On average full time UK workers put in just over 37 hours a week. Of those we surveyed, 37% have half an hour or less to take for their lunch, with 42% having an hour allowance or more. Despite the varying amount of time allocated across the UK, 82% said they think their lunch break is long enough. But what do they get up to?
2/3 work through their lunch
That’s right, 2/3 (67%) of office employees work through their lunch at least once a week. The most common reason for doing so was “too much work”, with 38% citing it as a major factor. Other excuses ranged from the sad “I have nothing else to do” (15%) to the worrying “I am expected to” (10%).
25-34-year olds are the most likely to skip lunch for work, with 72% admitting to it, compared to just 55% of over 55s and 57% of 18-24-year olds. Regionally, the differences were also stark. Only 42% of Welsh employees regularly work during lunch breaks, while the total is closer to 77% in London and Northern Ireland. With so many employees spending a significant amount of time working through what is legally supposed to be personal time, what effect is that having on morale?
65% want to relax more
The majority (65%) of employees we spoke to said they wanted to relax more during their lunch, which is no surprise when we consider how much of it may be taken up by work. So, what would they be doing with their time in an ideal world?
According to 52% of the office workers we spoke to, they simply want to be left alone to eat in peace. Interestingly, only 20% said they wanted to talk or socialise over lunch which suggests many Brits prefer a solitary lunch at their desk. We know that Brits love to shop, so it’s no surprise that 17% suggested a bit of online shopping could be on the menu. See below for our top 5 picks for refreshing lunchtime activities to get your afternoon mojo back.
Top 5 lunchtime activities
28% of people we surveyed said they would prefer to read during their lunch break, but just how much can the average person read in that time? While word count averages vary greatly from genre to genre, the average novel is somewhere around 70,000 words long. To put that in to context, that’s about the length of Catcher in The Rye or The Adventures of Tom Sawyer.
The average person reads at a rate of 200 words per minute, which means it would take 350 minutes, or just under six hours to read one novel. If you’re one of the 39% who gets a 1-hour break, then that’s just under six of your lunches, or about 11 if you’re in the 34% on 30 minutes. At that rate, you could read two to three books a month!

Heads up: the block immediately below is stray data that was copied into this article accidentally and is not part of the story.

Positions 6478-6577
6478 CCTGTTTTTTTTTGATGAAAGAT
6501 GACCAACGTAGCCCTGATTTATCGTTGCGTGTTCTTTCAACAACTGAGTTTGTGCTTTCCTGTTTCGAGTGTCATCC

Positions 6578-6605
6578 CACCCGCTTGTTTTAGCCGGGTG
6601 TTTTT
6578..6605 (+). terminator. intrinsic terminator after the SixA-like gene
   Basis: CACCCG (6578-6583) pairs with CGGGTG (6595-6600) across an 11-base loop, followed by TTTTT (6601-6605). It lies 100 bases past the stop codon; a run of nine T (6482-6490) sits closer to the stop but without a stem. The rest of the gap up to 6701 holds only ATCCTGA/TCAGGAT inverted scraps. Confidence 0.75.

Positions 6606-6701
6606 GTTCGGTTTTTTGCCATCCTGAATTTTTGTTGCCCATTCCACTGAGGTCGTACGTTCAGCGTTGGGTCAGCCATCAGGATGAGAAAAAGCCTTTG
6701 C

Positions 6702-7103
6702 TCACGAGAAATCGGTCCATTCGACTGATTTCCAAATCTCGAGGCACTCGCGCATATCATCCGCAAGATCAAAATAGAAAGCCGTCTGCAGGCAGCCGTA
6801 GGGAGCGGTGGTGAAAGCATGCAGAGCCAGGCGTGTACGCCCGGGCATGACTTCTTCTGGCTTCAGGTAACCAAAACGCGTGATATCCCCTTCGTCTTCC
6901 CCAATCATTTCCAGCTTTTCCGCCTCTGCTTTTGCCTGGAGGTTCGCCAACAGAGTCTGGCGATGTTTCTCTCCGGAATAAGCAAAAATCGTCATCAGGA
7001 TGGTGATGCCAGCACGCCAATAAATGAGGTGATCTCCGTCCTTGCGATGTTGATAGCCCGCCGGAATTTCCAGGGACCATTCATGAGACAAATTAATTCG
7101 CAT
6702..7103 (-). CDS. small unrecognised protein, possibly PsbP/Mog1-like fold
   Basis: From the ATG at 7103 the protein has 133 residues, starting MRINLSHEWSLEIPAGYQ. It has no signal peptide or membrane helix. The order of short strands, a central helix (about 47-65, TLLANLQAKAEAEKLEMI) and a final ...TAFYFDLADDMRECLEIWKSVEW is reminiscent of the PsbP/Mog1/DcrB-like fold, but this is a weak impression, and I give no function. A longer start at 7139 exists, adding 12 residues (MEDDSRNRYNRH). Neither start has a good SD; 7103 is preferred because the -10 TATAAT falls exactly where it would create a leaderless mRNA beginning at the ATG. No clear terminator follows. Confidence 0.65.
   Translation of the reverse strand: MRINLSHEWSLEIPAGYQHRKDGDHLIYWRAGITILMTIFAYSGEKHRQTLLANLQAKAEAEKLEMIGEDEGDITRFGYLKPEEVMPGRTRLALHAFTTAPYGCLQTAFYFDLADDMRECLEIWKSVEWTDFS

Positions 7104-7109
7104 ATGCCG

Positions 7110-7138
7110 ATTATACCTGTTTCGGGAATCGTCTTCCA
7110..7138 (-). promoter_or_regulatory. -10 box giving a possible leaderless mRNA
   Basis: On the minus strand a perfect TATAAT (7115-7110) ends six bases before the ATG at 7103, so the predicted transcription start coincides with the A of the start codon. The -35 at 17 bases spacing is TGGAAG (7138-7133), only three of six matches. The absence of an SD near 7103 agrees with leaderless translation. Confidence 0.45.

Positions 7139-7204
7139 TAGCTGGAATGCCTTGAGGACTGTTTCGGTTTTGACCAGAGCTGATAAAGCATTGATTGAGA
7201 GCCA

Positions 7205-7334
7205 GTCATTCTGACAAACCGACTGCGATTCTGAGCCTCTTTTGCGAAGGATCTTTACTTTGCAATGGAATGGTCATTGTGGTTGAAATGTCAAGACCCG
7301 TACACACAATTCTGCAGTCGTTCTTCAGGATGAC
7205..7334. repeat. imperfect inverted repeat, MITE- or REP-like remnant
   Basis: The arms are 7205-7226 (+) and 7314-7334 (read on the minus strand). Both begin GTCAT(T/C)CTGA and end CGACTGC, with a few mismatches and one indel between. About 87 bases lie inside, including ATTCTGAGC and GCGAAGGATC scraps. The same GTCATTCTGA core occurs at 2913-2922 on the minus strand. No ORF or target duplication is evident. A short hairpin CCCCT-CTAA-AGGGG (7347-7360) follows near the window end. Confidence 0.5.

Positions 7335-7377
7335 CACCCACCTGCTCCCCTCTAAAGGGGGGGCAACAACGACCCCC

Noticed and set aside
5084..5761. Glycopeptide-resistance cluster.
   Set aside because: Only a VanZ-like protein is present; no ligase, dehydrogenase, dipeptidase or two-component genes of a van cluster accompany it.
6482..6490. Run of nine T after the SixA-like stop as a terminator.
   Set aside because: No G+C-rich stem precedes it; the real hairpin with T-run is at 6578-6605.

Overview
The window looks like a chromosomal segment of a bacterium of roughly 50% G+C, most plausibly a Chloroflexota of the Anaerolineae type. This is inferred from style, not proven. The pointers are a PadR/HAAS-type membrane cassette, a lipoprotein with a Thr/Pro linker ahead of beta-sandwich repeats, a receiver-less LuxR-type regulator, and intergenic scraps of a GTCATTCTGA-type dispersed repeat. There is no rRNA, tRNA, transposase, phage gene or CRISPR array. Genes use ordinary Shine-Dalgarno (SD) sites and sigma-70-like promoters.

Of the 1,500 respondents, around one fifth (19%) said they would like to exercise during their lunch breaks. If you’re looking to get fit but don’t have enough time in the day, then your lunch break can be a great time to fit in a bit of extra training. And you can make real progress, too – even beginners can get ready and in shape for a 10K in just eight weeks.
A great way to get started is to follow a schedule like this one from Very Well. With 1-2.5 mile runs during the week, a beginner to average runner should be able to fit in the mid-week training during a lunch break, with enough time for a shower afterwards as well!
The days of the siesta may be over in Spain, as last year proposals to drop the mandatory 2-hour lunch break were introduced by the Spanish Prime minister, but that doesn’t mean the concept behind them still isn’t just as valid. 17% of those we surveyed said that, in an ideal world, they would like to have a nap over lunch. So, what are the benefits?
Well, according to Spanish scientists, naps can significantly reduce stress and improve cardiovascular health. The ideal post-lunch nap is no more than 26 minutes long and taken on an armchair or sofa. Both measures ensure you don’t fall into a deep sleep and disrupt your body clock, while still retaining the benefits of a refreshing nap.
Only 20% of people said they want to socialise or talk to colleagues over their lunch break, could the 80% majority of employees who didn’t, be missing out on a valuable part of office life? While we might take a quick chat at the watercooler for granted, there’s evidence that these little interactions have a tangible impact on morale and productivity.
Put simply, socialising is of great benefit to employees and their employers. Research from Gallup found that close work friendships could boost employee satisfaction by up to 50%. While people often like to separate their work and home lives, ‘smart socialising’ can improve your mood and even help you make connections that could be beneficial to your career.
5. Playing with pets
This might be a little bit ‘left field’ but, like 11% of our respondents, we believe playing with pets is an ideal lunchtime activity. It’s not uncommon for small companies and start-ups to have a more progressive pet policy, but it’s not something that has fully permeated mainstream corporate culture just yet. There has been research that supports the policy though, namely from a Virginia Commonwealth University study with an American company, which analysed the effect of allowing a proportion of their staff to bring pets in to work. Interestingly, the staff involved saw an 11% drop in stress levels compared to their colleagues!
If a pet policy is a no go, then there are other options. Therapy dogs are used in hospitals and care homes to help raise morale and decrease stress levels, so why not suggest the same in the office? Regular visits from therapy animals mean you get all the benefits without the potential inconvenience of multiple pets in the office every day.
The UK office can be a stressful place, so no matter how long you have and what you decide to do, make sure you take some time to recharge, so you come back in the afternoon raring to go!
How satisfied are you with your lunch break? Do you get up to anything exciting during the work day? Let us know on Twitter @Viking_Chat